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Medicine Wheel, Lovell

#209 of 649 in Things to do in Wyoming
Must see · Landmark · Tourist Spot
The Medicine Wheel/Medicine Mountain National Historic Landmark is a medicine wheel located in the Bighorn National Forest, in the U.S. state of Wyoming. The Medicine Wheel at Medicine Mountain is a large stone structure made of local white limestone laid upon a bedrock of limestone. It is both a place of sacred ceremony and scientific inquiry. In Native Science these uses are not distinguished as separate as they are in Western science.
The cultural history of the Big Horn Mountains, home to the Big Horn Medicine Wheel, dates back over ten thousand years.
No indigenous people have publicly claimed to have built the Big Horn Medicine Wheel. During negotiations to include the Big Horn Medicine Wheel to the registry for National Historic Landmark and Sacred Site status, the Crow stated that the Wheel was already present when they came into the area. However, the Wheel rests within the Crow homeland, an area given to the Crow by the Creator when No Vitals, the visionary Crow Leader (circa 1400-1600), had his vision of stars descending into tobacco blossoms while he fasted and prayed on the highest mountain in the Bighorns (Cloud Peak). Oral history from several indigenous nations sets the Big Horn Medicine Wheel as already existing, having been built by "ancient ancestors" or "people without iron."
The Big Horn Medicine Wheel is a sacred site to many people of many nations. Although the Wheel was built high above the Bighorn Basin, and the climb up from the basin takes effort, a wide and deep cut ancient trail takes the traveler directly to the Wheel. In winter, when the modern asphalt road is covered in snow and closed for the season, one can still make their way by foot up the old trail from Five Springs Campground. Stephen C. Simms of the Chicago Field Museum, upon examining the Wheel in 1903, astonishingly surmised that the travois trail (road) must have been well-traveled for long periods in the past to acquire its deeply cut edges. The Bighorn Mountains are high above the hot summers of the basin. In 1887, the Sheepeater Elder Aggretta said her people chose to live high in the Bighorns to escape the flies and human conflict.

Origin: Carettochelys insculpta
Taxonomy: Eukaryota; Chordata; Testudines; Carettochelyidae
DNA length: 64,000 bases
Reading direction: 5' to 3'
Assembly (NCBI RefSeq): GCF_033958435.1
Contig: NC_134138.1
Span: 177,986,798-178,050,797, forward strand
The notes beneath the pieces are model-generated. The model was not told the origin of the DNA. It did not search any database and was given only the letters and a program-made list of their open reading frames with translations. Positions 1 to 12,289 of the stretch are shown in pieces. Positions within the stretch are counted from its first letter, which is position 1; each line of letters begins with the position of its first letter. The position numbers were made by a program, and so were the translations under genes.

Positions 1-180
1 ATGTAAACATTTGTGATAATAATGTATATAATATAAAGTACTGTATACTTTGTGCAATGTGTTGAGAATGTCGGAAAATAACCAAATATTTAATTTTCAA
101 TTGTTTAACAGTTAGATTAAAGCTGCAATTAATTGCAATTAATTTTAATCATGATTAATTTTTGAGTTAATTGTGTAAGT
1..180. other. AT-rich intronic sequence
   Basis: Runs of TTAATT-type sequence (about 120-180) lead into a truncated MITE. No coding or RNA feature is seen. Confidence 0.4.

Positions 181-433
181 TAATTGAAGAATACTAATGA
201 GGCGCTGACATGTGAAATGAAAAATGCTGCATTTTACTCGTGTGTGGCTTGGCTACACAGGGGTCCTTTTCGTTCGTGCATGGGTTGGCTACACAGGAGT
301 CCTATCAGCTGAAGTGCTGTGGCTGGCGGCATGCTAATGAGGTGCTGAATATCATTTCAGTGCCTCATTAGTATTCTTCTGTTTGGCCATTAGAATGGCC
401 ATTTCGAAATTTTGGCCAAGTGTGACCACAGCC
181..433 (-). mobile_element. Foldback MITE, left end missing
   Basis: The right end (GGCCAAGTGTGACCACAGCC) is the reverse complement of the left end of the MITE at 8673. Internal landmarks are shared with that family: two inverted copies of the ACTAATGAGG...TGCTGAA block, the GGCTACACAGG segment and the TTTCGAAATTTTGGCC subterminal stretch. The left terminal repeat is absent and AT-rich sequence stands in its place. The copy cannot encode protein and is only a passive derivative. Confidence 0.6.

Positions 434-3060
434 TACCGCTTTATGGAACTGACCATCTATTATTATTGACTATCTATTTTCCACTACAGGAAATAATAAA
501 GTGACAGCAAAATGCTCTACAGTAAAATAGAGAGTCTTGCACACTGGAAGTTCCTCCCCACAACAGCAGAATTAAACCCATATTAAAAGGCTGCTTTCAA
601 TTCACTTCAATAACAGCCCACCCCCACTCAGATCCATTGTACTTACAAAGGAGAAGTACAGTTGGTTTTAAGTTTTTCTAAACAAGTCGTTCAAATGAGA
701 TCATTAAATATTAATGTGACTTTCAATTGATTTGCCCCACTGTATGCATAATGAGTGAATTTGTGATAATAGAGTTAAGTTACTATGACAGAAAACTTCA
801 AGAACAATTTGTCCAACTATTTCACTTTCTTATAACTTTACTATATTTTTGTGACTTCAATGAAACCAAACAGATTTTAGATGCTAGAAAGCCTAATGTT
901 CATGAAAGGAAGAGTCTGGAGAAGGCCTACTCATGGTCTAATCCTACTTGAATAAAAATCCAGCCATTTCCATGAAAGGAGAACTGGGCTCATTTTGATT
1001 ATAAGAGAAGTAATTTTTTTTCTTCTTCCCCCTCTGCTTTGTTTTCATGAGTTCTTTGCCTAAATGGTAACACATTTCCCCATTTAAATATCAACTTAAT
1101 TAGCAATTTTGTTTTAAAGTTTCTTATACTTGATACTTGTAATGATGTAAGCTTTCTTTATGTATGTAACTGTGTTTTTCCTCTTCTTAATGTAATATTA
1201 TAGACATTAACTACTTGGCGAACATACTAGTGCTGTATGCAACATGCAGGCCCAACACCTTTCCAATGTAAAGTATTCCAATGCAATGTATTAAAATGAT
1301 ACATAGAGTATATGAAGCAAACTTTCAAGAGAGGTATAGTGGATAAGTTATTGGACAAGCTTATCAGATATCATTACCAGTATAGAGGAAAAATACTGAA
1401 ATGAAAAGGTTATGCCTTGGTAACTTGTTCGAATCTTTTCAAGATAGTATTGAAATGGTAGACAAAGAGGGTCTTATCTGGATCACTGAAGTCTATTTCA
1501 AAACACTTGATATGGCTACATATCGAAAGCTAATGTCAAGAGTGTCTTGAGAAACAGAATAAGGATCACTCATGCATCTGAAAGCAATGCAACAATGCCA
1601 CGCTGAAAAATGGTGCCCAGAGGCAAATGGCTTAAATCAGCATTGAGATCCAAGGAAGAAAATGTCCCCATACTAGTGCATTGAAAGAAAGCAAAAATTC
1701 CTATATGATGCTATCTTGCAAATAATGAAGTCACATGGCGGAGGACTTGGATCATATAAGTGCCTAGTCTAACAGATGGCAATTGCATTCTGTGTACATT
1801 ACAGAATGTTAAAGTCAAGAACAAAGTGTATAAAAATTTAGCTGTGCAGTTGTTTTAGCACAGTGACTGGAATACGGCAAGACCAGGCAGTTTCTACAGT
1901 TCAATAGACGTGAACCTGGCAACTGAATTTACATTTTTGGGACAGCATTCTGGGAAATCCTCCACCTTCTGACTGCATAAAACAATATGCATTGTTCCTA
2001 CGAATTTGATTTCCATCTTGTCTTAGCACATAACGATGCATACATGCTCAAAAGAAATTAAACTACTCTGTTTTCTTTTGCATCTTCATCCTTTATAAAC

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TripAdvisor traveler rating 4.5
115 reviews
  • Feeling at peave with the world. Beautiful drive to get there. Perfect weather for an afternoon 1.5 mile hike to see the wheel If u are handicapped u r able to drive to the wheel. Very spiritual...  more »
  • We are interested in the Native American history and this stop has been on our bucket list for some time. Don't let the 3 mile round trip walk scare you as we are not in the best of shape and it was.....  more »
  • This is a very spiritual site. Just amazing. I loved every minute I was there. Be prepared to walk 1 5 miles there and then back. There were plenty of benches to rest if needed. I would recommend to anyone .
  • Very solemn, reverent place. Sacred for the Native Americans who created and hold ceremonies here. At bit of a drive and walk but well worth it.

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